Even before I opened the email, I knew it was bad news. Subject: year-end review.
“He needs to speak with you,” his assistant wrote. Though the deadline for reviews had passed months before, she seemed almost frantic, trying to schedule a call before the end of the week. He was in another city, and it was after 10pm there when he spoke to me on my mobile.
This is a true story. I write it not to solicit sympathy or embarrass anyone. Instead, my purpose is to show how management processes, however well-intended, have devolved into lotteries of a kind. Some win, most lose.
It was only years later that I learned I could change the game.
In every firm I’ve worked in, there’s a similar process. You agree on objectives with your manager, review progress in the middle of the year, and get a formal review at the end of the year. To ensure the firm pays top performers and gets rid of low performers, the year-end ratings have to fit a curve. On the surface, it all seems reasonable, systematic, and fair.
In practice, though, behind all the spreadsheets and numbers, there’s an intensely human calculus. I’ve had years where I performed poorly but had powerful sponsors and got good reviews. It’s when your connection to your manager is weak, or the network you have isn’t powerful, that you’re at risk.
A friend compared this style of management to a wolf-pack, with leaders picking on the weak, allowing the other wolves to keep going, happy it wasn’t them who was sacrificed.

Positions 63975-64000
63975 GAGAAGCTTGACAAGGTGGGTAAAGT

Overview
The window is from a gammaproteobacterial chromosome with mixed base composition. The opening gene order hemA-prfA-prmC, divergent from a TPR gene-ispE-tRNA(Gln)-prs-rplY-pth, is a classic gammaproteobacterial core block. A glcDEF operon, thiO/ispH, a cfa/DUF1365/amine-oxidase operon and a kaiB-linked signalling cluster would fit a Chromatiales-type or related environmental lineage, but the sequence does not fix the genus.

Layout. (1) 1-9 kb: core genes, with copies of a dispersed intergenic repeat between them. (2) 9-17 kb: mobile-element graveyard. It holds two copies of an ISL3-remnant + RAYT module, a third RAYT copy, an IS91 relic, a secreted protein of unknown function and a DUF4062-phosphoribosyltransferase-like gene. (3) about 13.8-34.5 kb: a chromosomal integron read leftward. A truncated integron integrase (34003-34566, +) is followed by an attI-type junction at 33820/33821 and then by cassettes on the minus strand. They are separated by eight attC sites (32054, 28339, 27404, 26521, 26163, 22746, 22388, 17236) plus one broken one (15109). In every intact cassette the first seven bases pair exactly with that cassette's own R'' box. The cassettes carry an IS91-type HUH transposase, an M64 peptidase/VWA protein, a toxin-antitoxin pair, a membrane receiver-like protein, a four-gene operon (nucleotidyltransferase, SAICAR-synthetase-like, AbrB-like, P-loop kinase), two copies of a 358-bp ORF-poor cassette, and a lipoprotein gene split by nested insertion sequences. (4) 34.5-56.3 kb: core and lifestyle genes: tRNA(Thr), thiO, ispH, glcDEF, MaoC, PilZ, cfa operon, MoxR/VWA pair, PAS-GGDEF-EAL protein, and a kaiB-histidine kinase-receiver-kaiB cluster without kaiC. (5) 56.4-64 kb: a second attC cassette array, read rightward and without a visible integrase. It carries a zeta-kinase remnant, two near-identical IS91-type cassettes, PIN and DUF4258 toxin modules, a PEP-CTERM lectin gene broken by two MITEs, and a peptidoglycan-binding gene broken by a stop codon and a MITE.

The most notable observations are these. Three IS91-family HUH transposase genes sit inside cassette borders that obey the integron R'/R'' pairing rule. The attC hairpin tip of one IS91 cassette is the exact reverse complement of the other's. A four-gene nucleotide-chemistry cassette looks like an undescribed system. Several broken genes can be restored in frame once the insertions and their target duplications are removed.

I happened to be the weak one that year. The person I had been reporting to had left earlier in the year and our team’s fate was now uncertain. We used the word “exposed.” One colleague resigned right away. Referring to rats leaving a sinking ship, he told me “This rat can swim.” Others, like me, stayed on board.
The reason for the late-night review via telephone was that the next day was when our compensation would be announced. I presume someone needed to tick a box, perhaps afraid of a lawsuit. I imagine a person in HR exhorting managers “Did you communicate to all your poor performers?” I imagine she kept a list.
The conversation didn’t last long. He was earnest, saying he wanted me to succeed. But what was success? Was he even aware of what I did? How did my work compare to others? Why single me out this year and not others?
I never asked those questions. I never asked him about the objectives I was ostensibly being rated against. I knew it was pointless.
It was years ago, but I still remember hating the firm and the system. I remember feeling ashamed.
Ironically, not many years after my bad review, it was my boss’ turn to be the weak one after he got a new manager. I wonder if he had a similar conversation, if he felt it was unfair.
It’s only now that I see the futility of taking it all so personally. My boss, my colleagues, and I were all trapped by processes that promoted internal competition, politicized the environment, and systematically propagated mediocrity and unfairness. It’s why PwC, a major consultancy regarding HR practices in large organizations wrote:
“There’s a growing school of thought that our traditional tools for managing employee performance are outdated and in need of a radical reboot.”
You could wait for firms to change their practices. Or you could work in such a way that you build a better network now, one that gives you access to people and possibilities without having to ask for permission from your boss.
If I get a poor review in the future, I won’t be angry and I certainly won’t be ashamed. I’ll acknowledge the setback, reach out to my network, and keep going. Never again will I cede the power over my career and my happiness to someone else. You don’t have to either.